By now you would have heard of Uber, a smartphone-app based ride sharing service, which connects users who need to get somewhere with drivers willing to give them a ride.
Using their smart phones, each driver and passenger is represented as “things” in a connected network and are able to interact with each other in real time. These connections and interactions have enabled Uber to collect massive amounts of data and utilize it to build a business model based on the Big Data principle of crowd sourcing.
Utilizing the vast database of drivers in all of the cities it covers, Uber is able to instantly match passengers with the most suitable driver, when they ask for a ride.
Uber has applied for a patent on its method of Big Data-informed pricing, “surge pricing”. Uber’s algorithms monitor traffic conditions and journey times in real-time (collected by drivers on the road), combine it with GPS data and makes adjustments to the time that the journey is likely to take.This is vital for Uber’s pricing as it is based on time taken for the journey. With the algorithms, fare calculations can be adjusted as demand for rides changes, and traffic conditions mean journeys are likely to take longer. This is the difference between Uber’s pricing and traditional taxi companies’, which is based on distance covered.
This is an implementation of “dynamic pricing” – similar to that used by hotel chains and airlines to adjust price to meet demand – although rather than simply increasing prices at weekends or during public holidays, it uses predictive modelling to estimate demand in real time.
Insight into Uber’s data(New York), revealed that a vast majority of Uber trips have a look a like trip – a trip that starts near, ends near, and is happening around the same time as another trip. Uber utilized the data and created the Uberpool service. The service allows users to find others near to them making similar journeys at similar times to share a ride, and is all about getting more butts into fewer cars. This translates into less congestion over time and cost savings for riders.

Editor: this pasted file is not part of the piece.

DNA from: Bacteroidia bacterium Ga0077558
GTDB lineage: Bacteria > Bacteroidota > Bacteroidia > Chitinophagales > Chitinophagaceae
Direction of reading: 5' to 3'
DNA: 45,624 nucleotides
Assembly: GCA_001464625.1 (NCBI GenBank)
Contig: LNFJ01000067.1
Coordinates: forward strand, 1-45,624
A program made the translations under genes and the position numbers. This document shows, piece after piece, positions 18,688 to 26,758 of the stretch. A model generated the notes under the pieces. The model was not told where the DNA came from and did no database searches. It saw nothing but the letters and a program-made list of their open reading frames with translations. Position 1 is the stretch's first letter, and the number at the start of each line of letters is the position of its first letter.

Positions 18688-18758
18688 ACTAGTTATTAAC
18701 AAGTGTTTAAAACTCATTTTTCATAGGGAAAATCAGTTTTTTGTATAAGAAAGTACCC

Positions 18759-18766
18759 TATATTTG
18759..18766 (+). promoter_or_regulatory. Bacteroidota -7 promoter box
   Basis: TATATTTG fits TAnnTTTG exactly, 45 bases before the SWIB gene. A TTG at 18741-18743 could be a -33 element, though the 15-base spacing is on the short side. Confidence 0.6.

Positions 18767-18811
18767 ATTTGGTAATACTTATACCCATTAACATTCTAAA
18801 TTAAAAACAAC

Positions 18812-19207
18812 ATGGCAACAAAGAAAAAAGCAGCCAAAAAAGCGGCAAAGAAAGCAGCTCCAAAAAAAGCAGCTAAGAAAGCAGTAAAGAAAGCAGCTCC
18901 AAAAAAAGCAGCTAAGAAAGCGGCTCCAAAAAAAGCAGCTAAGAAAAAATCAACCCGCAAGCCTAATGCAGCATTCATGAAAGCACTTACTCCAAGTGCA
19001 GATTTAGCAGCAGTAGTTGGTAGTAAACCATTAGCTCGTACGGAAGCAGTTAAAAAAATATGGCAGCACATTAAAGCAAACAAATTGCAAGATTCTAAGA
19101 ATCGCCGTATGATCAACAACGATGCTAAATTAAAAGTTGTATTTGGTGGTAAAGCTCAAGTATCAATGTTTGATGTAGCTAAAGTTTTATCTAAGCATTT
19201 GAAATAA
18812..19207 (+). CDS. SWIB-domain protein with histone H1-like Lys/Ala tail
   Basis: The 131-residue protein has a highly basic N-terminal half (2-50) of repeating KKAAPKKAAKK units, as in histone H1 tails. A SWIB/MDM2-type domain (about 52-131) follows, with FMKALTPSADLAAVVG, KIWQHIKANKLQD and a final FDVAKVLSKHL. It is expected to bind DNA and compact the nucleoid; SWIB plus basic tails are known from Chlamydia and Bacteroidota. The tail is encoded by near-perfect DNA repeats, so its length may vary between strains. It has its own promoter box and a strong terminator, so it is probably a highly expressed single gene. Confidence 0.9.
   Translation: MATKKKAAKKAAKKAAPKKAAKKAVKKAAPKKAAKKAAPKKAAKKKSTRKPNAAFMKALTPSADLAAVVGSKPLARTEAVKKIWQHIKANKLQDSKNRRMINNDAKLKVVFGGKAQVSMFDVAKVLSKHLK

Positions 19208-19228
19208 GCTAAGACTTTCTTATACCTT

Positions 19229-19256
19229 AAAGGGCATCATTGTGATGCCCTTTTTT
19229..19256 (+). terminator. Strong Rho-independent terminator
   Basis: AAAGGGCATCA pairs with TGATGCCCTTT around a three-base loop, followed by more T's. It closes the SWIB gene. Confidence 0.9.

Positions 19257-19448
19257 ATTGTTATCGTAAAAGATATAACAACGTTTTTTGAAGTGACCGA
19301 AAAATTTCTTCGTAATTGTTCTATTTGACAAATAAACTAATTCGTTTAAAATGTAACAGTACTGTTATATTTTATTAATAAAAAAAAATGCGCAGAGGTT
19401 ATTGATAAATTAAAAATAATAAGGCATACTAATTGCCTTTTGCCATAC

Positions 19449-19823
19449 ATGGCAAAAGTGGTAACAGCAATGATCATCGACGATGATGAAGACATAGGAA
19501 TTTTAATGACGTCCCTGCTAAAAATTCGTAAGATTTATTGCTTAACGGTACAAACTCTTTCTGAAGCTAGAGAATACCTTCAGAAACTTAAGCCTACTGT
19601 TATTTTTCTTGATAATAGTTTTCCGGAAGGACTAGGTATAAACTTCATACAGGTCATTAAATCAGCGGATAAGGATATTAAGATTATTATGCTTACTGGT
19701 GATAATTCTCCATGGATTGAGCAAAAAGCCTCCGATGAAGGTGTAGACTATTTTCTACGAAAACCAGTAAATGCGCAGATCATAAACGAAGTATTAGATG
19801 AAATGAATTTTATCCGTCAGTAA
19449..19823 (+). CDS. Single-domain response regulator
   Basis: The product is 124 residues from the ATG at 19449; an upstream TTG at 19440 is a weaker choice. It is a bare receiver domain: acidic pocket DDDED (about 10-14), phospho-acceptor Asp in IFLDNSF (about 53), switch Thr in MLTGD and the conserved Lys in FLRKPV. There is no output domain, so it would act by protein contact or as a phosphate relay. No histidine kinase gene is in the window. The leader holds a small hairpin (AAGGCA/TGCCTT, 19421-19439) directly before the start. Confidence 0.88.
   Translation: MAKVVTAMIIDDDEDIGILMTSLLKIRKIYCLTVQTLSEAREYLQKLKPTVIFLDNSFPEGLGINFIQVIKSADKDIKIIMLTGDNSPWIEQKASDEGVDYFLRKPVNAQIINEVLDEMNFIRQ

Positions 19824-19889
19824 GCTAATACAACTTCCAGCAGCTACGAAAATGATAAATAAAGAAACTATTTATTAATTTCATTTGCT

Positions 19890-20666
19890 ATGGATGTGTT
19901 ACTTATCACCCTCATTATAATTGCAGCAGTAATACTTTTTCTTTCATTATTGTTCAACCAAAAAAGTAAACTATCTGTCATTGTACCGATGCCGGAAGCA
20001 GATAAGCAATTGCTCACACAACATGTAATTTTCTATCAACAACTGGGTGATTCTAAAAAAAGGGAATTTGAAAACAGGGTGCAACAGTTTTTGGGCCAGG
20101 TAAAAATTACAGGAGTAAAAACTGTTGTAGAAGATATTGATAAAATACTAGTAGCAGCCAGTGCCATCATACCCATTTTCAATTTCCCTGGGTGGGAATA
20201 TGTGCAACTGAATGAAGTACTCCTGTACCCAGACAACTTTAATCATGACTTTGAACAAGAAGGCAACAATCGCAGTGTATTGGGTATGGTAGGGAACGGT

Uber CEO Travis Kalanick has claimed that the Uberpool service will cut the number of private, owner-operated automobiles on the roads of the world’s most congested cities. In a 2014 interview, he said that he thinks the car-pooling Uberpool service will cut the traffic on London’s streets by a third.
Since its launch in 2014, Uberpool has been rolled out across 40 cities, such as Los Angeles, London and Chengdu. Singapore is the third city in South-east Asia, after Jakarta and Manila, to land Uberpool.
In Indonesia, a local grown startup, Go-Jek, uses the same principle but connects Ojeks (Motorcycle Taxis) instead of cars to passengers, has been flourishing.
As the competition plays out, we can expect the winners to be those who make the best use of the data available to them, to improve the service they offer to their customers.
The most successful is likely to be the one which manages to best use the data available to it to improve the service it provides to customers.
References were made from “The Amazing Ways Uber Is Using Big Data“
Jul 8, 2016